We’ll see — maybe he and the AD and Univ. President will surprise us all…..FOR A CHANGE AND for a (probably momentary & illusory) BREATH OF SANITY AND PROBITY!
Peace. GO DAWGS!
Good column, Art. I’d like to weigh in with my perspective as a lifelong Husky sports fan… and an individual with two Seattle DUIs on his record. A lot of people have that first credential, not that many can claim the second (at least, I hope not — I don’t wish it on anyone).
I suppose my story is fairly typical — go out to watch a sports event at a bar with friends, get carried away, and then (despite friends’ admonitions) get behind the wheel and drive home. Only in my case, in both incidents (both after watching a Husky game, ironically), I didn’t get far before I hit another vehicle. Thankfully, no one was hurt either time, but someone sure could have been. If I had killed someone (and I actually know someone who did), I don’t think I could live with myself.
After the first incident, I did just what ASJ is doing — plead guilty, apologized to everyone, did the class/victims panel, served my one day in jail (the food sucked but the guys weren’t bad), paid my fine, did my six months probation and interlock device, and moved on with my life. I thought it was over. But apparently, I didn’t learn my lesson. Remember, alcohol impairs your judgment. You can be as apologetic as hell, and really mean it, but a few years go by (that was how long it was for me) and you make the same damn mistake. I pray that doesn’t happen with ASJ, but it did with Jerramy Stevens. You don’t know what people will do, high character or not (I’ve never been in trouble with the law for anything else in my life).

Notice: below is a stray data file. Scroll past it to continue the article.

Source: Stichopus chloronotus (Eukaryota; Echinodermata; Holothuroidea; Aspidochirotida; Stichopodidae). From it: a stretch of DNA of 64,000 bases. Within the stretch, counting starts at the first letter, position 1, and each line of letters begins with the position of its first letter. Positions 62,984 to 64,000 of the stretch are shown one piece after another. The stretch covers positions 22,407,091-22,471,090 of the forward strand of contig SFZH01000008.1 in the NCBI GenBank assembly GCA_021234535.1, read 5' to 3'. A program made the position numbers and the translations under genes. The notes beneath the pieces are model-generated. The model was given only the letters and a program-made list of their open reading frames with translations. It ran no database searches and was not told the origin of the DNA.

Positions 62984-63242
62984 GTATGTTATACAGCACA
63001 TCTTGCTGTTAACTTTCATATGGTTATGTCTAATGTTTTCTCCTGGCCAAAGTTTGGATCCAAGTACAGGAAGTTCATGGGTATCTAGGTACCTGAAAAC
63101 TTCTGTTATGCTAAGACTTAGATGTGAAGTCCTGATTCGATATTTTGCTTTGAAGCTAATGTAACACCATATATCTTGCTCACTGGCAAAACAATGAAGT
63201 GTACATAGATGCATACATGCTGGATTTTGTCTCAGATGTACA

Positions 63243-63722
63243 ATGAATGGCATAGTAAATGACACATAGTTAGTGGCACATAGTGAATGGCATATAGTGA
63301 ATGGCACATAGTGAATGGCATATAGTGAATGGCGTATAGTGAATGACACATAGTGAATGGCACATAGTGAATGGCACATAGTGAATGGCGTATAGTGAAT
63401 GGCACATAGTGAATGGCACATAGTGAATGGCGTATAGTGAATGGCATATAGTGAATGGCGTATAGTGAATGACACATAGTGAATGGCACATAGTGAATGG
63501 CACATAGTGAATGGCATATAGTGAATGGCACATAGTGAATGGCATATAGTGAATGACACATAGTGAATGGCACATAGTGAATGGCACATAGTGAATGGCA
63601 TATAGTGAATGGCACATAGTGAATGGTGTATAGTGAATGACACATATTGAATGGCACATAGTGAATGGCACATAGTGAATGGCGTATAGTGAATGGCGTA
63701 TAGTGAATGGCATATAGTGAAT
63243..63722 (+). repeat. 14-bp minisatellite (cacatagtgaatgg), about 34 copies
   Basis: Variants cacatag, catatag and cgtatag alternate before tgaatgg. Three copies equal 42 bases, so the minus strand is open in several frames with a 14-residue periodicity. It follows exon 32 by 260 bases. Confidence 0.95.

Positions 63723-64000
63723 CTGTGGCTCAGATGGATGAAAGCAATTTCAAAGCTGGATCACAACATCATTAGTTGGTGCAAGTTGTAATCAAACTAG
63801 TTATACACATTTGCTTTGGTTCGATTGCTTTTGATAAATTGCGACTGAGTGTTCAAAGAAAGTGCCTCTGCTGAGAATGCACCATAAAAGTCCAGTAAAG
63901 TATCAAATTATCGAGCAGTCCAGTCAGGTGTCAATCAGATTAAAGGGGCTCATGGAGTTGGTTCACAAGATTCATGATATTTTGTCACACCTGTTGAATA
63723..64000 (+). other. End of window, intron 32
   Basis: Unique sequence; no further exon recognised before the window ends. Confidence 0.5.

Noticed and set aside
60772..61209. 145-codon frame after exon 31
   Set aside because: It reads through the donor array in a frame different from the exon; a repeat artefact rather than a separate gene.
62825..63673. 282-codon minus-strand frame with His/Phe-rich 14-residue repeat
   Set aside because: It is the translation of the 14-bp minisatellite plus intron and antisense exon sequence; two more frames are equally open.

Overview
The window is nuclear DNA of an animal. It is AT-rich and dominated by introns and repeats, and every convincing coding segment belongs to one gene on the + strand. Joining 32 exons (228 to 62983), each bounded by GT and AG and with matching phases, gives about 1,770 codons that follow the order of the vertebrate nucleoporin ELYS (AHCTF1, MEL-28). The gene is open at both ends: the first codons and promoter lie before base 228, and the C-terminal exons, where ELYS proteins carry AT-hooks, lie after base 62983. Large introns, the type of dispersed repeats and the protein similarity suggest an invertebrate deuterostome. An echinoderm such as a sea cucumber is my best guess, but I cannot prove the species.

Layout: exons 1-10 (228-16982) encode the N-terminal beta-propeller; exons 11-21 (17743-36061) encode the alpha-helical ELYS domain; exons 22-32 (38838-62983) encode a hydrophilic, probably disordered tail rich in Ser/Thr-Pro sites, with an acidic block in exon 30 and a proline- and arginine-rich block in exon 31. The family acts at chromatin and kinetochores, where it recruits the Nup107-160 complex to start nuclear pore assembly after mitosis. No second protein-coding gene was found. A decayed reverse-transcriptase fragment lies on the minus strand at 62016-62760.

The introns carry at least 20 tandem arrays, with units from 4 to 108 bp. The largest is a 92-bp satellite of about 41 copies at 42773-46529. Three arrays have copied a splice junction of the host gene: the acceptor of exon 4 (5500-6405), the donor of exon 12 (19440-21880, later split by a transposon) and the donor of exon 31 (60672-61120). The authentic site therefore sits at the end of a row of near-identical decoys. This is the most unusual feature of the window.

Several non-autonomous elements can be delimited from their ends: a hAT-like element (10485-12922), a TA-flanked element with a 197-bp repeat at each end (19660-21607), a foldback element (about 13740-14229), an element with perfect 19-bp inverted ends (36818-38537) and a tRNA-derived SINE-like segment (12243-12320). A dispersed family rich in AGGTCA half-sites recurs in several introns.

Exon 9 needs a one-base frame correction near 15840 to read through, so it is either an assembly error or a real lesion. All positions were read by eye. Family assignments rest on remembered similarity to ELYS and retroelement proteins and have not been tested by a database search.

So, with that in mind, I think you are right on with the two-game suspension. I had been going along with the conventional wisdom of one game (which certainly hurts, considering the opening of the stadium and the opponent) but two is an even stronger message. And let’s face it, we need a stronger message. This problem goes way beyond ASJ, or college sports, or Seattle. This is a huge societal problem, and it demands a strong response. I’m glad society no longer treats it with a slap on the wrist and a “stuff happens” mentality. That’s wrong.
I am in recovery, and will have an interlock device in my car for four more years (five is the standard for a second offense). It sucks, but I need to have it there–that’s been proven. I’m glad it’s there. I don’t want to have another incident, and I don’t want to hurt anyone else or myself. I want to be able to cheer the Huskies for many more years. But I would rather cheer for a university athletic department that treats this issue with the gravity it deserves. A two-game suspension would be a start in the right direction. I hope Sark and Woodward can see the big picture here. There are lives at stake.